What is Your Reason For Learning Chinese?

Whether you’re just starting your studies of Oriental or have been studying for a while, it’s of great importance you are aware of your motivations for attempting to learn the language. The more clearly defined your motivations for learning Chinese, the higher you can be at reaching YOUR individual goals. Sure, you may be saying, “I already have reasons for learning Chinese.” You might even have several apparently known reasons for learning Chinese, such as for example:

“Chinese is the language of the future” or
“Chinese speakers are in high demand”
“China has 1.3 billion people” or

I’m not saying these are bad reasons for learning Chinese. They are fine reasons. The problem is that they’re not personal enough. It is crucial to have YOUR PERSONAL INDIVIDUAL known reasons for learning Chinese because those are the only ones which will keep you motivated you through the long and occasionally difficult journey of learning Chinese. Also, having more specific reasons is way better. A person who’s motivation for learning Chinese is “I’d like to research the consequences of China’s Western Development project on ethnic minorities in XinJiang province” could have a easier time than someone who’s reason is “I love kung-pao chicken.”

Having specific outcomes for learning Chinese may also help you to learn Chinese a lot more efficiently. You see, if we think about the first three reasons given above, we’ll arrived at the realization they don’t address a few key questions that everyone should ask themselves when coming up with the decision to learn Chinese. In the coming days, we’ll cope with what these questions are and how exactly to answer them. Right now, we’ll just consider two questions in an effort to show how getting the right kinds of reasons might help a lot when learning Chinese:

1) “MUST I learn simplified characters or traditional characters?”

2) “Am I going to just learn conversational Chinese, or learn to read and write too?”

In case you have clearly established your individual known reasons for learning Chinese, answering these questions will undoubtedly be much easier, and considering these questions will ensure that your reasons will be the right ones for YOU. In this manner, your progress in learning Chinese will be much quicker.

Let’s consider the initial question. “I am interested in diaspora literature compiled by Taiwanese authors” might be your reason behind learning Chinese. Well, given that they utilize the traditional writing system in Taiwan you’ll most likely desire to learn traditional characters right away. Or your reason could be: “I want to look for a manufacturer of widgets in China without going through a middleman.” If this is your reason, learning traditional characters is probably not so crucial. Lots of people don’t really think about this question too carefully before deciding on which system to utilize when learning Chinese. With both systems, simplified and traditional, it’s rather a HUGE task to go back and re-study all of the characters in the other system. So making sure to think about this kind of question early on can really save you plenty of time.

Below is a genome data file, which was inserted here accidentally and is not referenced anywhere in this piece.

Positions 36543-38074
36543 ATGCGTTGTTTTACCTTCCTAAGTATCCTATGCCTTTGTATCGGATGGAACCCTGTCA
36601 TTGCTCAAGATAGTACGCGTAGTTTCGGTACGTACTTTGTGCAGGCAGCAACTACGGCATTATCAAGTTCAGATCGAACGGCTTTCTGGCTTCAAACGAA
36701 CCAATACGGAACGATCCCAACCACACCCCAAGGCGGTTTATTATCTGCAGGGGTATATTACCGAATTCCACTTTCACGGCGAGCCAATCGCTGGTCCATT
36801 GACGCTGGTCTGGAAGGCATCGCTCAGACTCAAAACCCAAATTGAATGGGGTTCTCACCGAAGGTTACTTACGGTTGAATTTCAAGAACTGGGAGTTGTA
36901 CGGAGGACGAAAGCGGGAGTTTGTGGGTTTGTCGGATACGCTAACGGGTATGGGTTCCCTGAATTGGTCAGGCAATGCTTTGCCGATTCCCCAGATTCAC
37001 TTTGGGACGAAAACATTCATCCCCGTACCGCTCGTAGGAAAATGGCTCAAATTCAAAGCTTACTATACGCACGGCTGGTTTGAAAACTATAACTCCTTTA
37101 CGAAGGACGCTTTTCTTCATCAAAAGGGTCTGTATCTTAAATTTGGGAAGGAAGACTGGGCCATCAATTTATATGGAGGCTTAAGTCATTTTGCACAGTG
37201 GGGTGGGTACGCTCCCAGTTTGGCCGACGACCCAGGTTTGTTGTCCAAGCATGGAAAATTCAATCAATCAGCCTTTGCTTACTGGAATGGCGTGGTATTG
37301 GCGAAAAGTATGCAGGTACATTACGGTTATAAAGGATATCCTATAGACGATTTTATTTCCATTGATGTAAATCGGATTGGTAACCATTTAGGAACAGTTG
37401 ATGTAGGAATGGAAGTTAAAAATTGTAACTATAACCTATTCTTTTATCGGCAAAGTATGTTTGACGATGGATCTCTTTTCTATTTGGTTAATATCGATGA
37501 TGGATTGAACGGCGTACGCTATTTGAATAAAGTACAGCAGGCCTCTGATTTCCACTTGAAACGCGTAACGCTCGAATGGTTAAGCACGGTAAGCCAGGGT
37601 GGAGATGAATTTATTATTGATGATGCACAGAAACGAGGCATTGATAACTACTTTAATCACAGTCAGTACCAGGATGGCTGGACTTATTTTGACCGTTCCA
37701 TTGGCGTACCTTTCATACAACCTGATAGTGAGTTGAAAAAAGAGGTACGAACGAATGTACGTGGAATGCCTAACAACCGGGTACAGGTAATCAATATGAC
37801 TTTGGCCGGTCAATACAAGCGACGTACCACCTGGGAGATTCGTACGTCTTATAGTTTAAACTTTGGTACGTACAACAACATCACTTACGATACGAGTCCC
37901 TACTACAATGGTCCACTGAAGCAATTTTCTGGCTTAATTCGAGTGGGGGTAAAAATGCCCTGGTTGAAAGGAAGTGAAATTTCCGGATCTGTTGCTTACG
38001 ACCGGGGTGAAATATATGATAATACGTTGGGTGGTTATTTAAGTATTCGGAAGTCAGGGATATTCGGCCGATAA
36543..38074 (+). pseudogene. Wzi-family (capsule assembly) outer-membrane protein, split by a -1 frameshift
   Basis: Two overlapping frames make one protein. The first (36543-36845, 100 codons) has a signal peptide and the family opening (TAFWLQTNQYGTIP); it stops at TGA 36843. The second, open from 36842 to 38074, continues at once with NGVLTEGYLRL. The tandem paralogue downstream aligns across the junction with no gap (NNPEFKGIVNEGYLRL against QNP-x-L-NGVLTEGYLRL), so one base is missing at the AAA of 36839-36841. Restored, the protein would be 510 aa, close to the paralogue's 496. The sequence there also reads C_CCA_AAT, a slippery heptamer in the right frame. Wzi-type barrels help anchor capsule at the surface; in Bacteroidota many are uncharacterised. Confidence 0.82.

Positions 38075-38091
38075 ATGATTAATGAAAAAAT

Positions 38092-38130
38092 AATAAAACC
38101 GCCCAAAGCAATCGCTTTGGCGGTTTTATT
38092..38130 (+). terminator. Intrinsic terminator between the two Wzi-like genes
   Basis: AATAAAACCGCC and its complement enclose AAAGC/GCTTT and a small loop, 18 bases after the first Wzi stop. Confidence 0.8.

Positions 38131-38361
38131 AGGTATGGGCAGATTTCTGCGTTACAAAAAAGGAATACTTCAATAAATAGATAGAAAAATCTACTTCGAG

It’s the same when you’re trying to decide if you intend to just learn “conversational Chinese” or if you need to learn to read and write the characters aswell. Lot’s of people are scared off by the thousands of Chinese characters and elect to stick with “conversational Chinese” and steer clear of learning the characters. learn Chinese pdf ‘d say that this is not a good decision for anyone who desires to achieve at the very least an intermediate degree of skill in spoken Chinese. It may be the right choice for a lot of though, in a number of limited cases. Like if you just want to impress friends and family by ordering a few dishes in Chinese at the local ‘Sichuan Palace.’ Whatever your decisions may become, having individual and thought-out goals can help you in making your choice.

These are just a couple of techniques having thought-out and personal reasons can help you on the path to learning Chinese. Lot’s of other questions should come up all the time. For those who have clear motivations for learning Chinese, you will be more likely to make the right choices according to your personal unique situation.

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